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Technical photosynthesis involving CO2 electrolysis and fermentation

Nature Catalysisvolume 1pages3239 (2018) | Download Citation

Abstract

Solar-powered electrochemical reduction of CO2 and H2O to syngas, followed by fermentation, could lead to sustainable production of useful chemicals. However, due to insufficient electric current densities and instabilities of current CO2-to-CO electrolysers, a practical, scalable artificial photosynthesis remains a major challenge. Here, we address these problems using a commercially available silver-based gas diffusion electrode (used in industrial-scale chlorine–alkaline electrolysis) as the cathode in the CO2 electrolyser. Electric current densities up to 300 mA cm–2 were demonstrated for more than 1,200 hours with continuous operation. This CO2 electrolyser was coupled to a fermentation module, where the out-coming syngas from the CO2 electrolyser was converted to butanol and hexanol with high carbon selectivity. Conversion of photovoltaic electricity, CO2 and H2O to the desired alcohols achieved close to 100% Faradaic efficiency. Industrial production of useful and high-value chemicals via artificial photosynthesis is closer than expected with the proposed scalable hybrid system.

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Acknowledgements

The authors thank R. K. Thauer (Max Planck Institute for Terrestrial Microbiology, Marburg) for his help in preparing the manuscript. Evonik Creavis GmbH (T.H. and M.D.), Siemens AG (R.K. and G.S.) and Covestro AG (R.W.) thank the German Federal Ministry of Education and Research (BMBF) for funding part of this work within the Kopernikus Initiative ‘Power-to-X’ under contract number P2X-03SFK2J0.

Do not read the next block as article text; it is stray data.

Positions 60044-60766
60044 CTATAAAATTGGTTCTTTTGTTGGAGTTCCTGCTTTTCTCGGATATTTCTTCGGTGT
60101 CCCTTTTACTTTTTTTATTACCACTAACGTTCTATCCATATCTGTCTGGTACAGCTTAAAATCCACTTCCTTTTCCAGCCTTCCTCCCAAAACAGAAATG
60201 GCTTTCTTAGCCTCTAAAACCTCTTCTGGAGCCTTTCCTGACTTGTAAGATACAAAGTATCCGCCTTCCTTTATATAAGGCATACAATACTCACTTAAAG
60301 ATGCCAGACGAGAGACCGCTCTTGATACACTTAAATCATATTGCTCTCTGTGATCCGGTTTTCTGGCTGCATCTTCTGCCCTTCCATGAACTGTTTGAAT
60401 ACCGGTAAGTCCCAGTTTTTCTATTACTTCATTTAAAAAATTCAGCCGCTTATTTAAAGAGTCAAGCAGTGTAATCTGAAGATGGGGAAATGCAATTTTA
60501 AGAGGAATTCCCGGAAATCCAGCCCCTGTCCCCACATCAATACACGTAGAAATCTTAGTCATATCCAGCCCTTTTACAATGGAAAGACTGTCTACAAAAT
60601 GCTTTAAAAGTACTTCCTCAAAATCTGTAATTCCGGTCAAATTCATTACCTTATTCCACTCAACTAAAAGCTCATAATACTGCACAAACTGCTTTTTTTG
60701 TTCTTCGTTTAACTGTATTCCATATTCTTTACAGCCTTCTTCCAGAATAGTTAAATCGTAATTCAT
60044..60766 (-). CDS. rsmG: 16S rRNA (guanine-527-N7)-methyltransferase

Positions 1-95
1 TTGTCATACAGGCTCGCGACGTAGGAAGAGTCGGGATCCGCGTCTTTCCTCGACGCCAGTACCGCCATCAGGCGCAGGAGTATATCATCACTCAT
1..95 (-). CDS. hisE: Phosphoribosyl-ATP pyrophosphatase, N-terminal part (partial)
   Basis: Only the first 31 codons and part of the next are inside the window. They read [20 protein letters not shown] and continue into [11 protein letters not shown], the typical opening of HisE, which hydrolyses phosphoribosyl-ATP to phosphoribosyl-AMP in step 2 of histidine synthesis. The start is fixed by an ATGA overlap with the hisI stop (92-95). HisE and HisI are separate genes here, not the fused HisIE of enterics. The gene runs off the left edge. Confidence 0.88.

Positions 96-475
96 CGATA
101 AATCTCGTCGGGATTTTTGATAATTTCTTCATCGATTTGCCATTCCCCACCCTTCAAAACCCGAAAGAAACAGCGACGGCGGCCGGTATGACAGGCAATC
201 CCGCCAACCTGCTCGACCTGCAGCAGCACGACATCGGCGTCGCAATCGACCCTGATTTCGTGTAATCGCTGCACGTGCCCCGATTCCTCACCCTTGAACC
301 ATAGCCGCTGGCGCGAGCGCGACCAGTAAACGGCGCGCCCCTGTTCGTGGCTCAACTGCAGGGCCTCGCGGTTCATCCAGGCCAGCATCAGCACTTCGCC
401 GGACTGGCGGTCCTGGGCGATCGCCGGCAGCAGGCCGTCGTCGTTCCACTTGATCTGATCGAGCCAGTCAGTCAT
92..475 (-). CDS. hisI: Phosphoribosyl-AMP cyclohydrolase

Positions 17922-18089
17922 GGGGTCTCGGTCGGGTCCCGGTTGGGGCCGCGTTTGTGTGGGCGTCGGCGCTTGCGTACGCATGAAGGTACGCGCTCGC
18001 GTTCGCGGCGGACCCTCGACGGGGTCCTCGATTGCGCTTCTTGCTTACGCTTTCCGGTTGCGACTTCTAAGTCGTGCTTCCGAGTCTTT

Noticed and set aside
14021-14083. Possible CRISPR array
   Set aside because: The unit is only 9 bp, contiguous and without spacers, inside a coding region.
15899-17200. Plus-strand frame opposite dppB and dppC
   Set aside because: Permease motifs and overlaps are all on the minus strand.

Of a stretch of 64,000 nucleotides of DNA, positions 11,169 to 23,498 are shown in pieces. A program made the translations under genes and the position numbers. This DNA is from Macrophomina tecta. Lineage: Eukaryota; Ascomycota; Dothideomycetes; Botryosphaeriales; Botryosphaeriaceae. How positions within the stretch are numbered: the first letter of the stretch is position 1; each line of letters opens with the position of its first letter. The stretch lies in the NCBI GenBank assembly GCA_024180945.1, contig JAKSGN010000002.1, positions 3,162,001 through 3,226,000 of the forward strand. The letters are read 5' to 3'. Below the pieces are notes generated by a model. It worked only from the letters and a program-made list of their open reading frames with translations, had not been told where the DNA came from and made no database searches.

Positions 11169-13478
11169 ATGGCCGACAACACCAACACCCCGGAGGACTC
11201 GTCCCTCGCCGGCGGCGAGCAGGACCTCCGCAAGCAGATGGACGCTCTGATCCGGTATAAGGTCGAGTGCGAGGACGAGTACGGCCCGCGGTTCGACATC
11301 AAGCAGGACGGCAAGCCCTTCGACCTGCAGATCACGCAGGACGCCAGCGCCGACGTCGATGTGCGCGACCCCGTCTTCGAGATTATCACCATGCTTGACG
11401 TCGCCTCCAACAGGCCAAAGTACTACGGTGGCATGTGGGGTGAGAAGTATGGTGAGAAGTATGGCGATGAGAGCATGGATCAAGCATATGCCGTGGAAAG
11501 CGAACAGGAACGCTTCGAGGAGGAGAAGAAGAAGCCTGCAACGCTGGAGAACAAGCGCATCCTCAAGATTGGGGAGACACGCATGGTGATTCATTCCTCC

Author information

Author notes

  1. Ralf Krause and Martin Demler contributed equally to this work.

Affiliations

  1. Evonik Creavis GmbH, Marl, Germany

    • Thomas Haas
    •  & Martin Demler
  2. Siemens AG, Erlangen, Germany

    • Ralf Krause
    •  & Guenter Schmid
  3. Covestro AG, Leverkusen, Germany

    • Rainer Weber

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Contributions

G.S. and R.W. discovered the potential of oxygen depolarized cathodes (ODC) for electrochemical CO2-reduction. T.H. and M.D. are responsible for the fermentation part. G.S. and R.K. are responsible for the electrochemical part. M.D. and R.K. performed the laboratory work. G.S. and T.H. are heading the corresponding technology programmes at Siemens AG and Evonik Creavis GmbH, respectively, and wrote the paper.

Competing interests

The authors declare no competing financial interests.

Corresponding author

Correspondence to Guenter Schmid.

Supplementary information

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    Supplementary Figs. 1–4 and Supplementary Table 1

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DOI

https://doi.org/10.1038/s41929-017-0005-1

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